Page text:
Rock and roll has always been about going against the grain and breaking away from the norm. Even within the realms of the rock and roll there are those who buck the trend and and carve out their own path. Normally it is these renegades that stand out from a crowd for not fitting into a pigeon hole or just producing something that makes people stand up and pay attention.

This is the category which Norwegian heavy hitters Kvelertak fall into. Form the bands inception in 2007 they have always played to the beat of their own drum, but it is this originality which has seen them generate a loyal fan base which still continues to grow.

With the release of their fourth record Splid, the evolution of Kvelertak continues to grow, from the band who would play party rock to now producing a record full of heart and melody but still has the fun elements people have come to love.


Guitarist Vidar Landa explains: “We have always wanted to be a bit more rock focused, rather than it just being a metal record or it having more punk elements, we have always been drawn to the more classic rock elements of music, so that is something that we wanted to bring to this record.

“The melodies and guitar harmonies has always been a key focus of what Kvelertak is, so of course that is going to be a big focus, but we were able to put a range of different elements into the pot.”

With the six-piece becoming known for their epic guitar riffs throughout their music, it would be an easy assumption to make that when it comes to recording that the band would have some long, deep conversations about how the record is going to be constructed. “We kind of stopped having too many reference points as to when we go into a record because it always comes out sounding differently from what we initially planned,” Landa continues.“And that is what we find exciting ourselves because we are able to do what we want for ourselves and we never give ourselves any boundaries and I think on this record people are starting to really understand what we are all about. The new record seems to be well received from all the audience at the moment and that is all we can ask for.”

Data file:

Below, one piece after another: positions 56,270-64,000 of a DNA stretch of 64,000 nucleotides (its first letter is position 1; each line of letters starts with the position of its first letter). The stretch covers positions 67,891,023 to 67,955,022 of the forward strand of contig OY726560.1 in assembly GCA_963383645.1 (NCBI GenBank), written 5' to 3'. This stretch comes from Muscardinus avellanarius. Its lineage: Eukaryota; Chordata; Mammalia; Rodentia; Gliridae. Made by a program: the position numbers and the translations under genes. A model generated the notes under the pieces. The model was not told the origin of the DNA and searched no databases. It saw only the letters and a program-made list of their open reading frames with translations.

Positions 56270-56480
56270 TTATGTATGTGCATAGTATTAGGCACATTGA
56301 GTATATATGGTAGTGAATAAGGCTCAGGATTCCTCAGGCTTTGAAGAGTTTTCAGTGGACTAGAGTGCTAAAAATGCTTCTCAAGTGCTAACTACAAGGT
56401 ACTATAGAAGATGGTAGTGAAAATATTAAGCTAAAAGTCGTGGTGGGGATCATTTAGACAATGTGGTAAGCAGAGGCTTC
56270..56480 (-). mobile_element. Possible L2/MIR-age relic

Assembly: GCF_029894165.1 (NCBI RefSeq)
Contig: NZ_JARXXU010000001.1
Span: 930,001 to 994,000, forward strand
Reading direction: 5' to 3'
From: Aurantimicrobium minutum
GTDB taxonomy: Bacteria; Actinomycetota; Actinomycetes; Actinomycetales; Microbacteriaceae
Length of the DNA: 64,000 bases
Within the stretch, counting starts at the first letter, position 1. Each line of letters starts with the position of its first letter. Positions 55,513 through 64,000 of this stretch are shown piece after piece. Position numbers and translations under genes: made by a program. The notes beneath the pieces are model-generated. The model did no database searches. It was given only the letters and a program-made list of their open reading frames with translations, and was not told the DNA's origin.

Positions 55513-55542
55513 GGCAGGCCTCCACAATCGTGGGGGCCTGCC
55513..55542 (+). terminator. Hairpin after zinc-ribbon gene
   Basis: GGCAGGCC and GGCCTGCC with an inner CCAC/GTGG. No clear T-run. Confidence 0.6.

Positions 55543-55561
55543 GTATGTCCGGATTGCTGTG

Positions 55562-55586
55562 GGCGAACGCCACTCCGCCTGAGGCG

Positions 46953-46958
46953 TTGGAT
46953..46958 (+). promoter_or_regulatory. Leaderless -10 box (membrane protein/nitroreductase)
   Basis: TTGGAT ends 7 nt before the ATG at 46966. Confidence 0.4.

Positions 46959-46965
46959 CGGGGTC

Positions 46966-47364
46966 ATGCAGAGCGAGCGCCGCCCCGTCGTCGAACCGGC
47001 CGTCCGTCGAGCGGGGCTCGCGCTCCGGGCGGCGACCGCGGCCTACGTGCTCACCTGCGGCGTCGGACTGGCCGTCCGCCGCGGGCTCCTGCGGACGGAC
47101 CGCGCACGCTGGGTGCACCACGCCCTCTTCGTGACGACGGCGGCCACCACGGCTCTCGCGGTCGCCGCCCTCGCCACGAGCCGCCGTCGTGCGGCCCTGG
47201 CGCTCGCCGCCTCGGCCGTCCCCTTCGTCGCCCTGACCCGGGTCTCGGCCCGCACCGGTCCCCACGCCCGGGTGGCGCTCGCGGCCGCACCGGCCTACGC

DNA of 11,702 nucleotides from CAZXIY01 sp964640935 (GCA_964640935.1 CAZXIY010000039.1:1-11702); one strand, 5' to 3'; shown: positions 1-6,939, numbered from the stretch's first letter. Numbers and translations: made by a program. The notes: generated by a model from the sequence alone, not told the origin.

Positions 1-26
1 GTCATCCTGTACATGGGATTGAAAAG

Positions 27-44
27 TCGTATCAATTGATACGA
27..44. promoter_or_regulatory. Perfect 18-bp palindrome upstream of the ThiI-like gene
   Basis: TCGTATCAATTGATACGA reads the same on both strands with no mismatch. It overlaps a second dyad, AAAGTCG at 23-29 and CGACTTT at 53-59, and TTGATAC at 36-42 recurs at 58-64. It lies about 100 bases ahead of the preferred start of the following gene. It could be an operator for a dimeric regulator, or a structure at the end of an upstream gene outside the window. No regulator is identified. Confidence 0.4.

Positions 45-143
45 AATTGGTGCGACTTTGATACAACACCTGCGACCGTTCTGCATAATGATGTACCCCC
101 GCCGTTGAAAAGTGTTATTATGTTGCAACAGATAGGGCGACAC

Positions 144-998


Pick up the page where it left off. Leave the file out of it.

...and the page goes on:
Even though Splid has a distinctively Kvelertak sound, it is as much about new beginnings as it is about carrying on the bands legacy.

Since the bands last recorded offering of Nattesferd one of the bands founding members and vocalist Erlend Hjelvik left the band. Enter Ivar Nikolaisen, the man who had the job of filling Hjelvik’s rather big shoes. However, if there was any worries about how the new man would fit in, they were instantly swept under the carpet once people saw Nikolaisen holding his own live and it generated a buzz of excitement about what the new material with the new vocalist would sound like. With a home life which involved Nikolaisen squatting in log cabins in the woods just outside of Oslo and living off poach trout and drinking beer, it is these lived experiences which have now transferred across into Splid.


Landa continued: “I feel on this album we are still us doing what we are always doing but it feels fresh. With all the changing of members and going through that process it reignited a spark in us and some of that energy has made it into the record.

“With Ivar coming in he has a much wider range to his vocals, which has allowed us to play around with melodies.”

He adds: “When we came to writing this record Ivar was involved every step of the way and it gave us more scope to play with different sounds.

“You will hear on the record there are tracks where there is more clean singing, which is something that we haven’t really toyed with before, but because of Ivar’s range it has allowed us to bring this into our sound.”

And it is not just the changing of members which has given the band a fresh feel. The artwork for Splid shows a face with a bird growing from it, some could interpreted as a nod to Hjelvik’s old owl head piece he used to wear on stage, but for Landa, he believes the artwork is an extension of this new birth of the band.

He continues: “When we are working with an artist we always leave a lot of the interpretation to them, but there are certain things that we always want to keep, like the inclusion of bird etc. “On this record for me the egg at the centre symbolises the fresh start and a rebirth that we have had as people.”

And it is this rebirth which for Kvelertak has seen them emerge from some of the darker subjects that they are singing about on this record. Landa concludes: “There still may be the party elements on this record, and because we are singing in Norwegian what we are singing is always clear, but there are some darker themes that run throughout this record.

“We are a serious band that doesn’t take ourselves too seriously.”

Splid Is Out Now Via Rise Records. 



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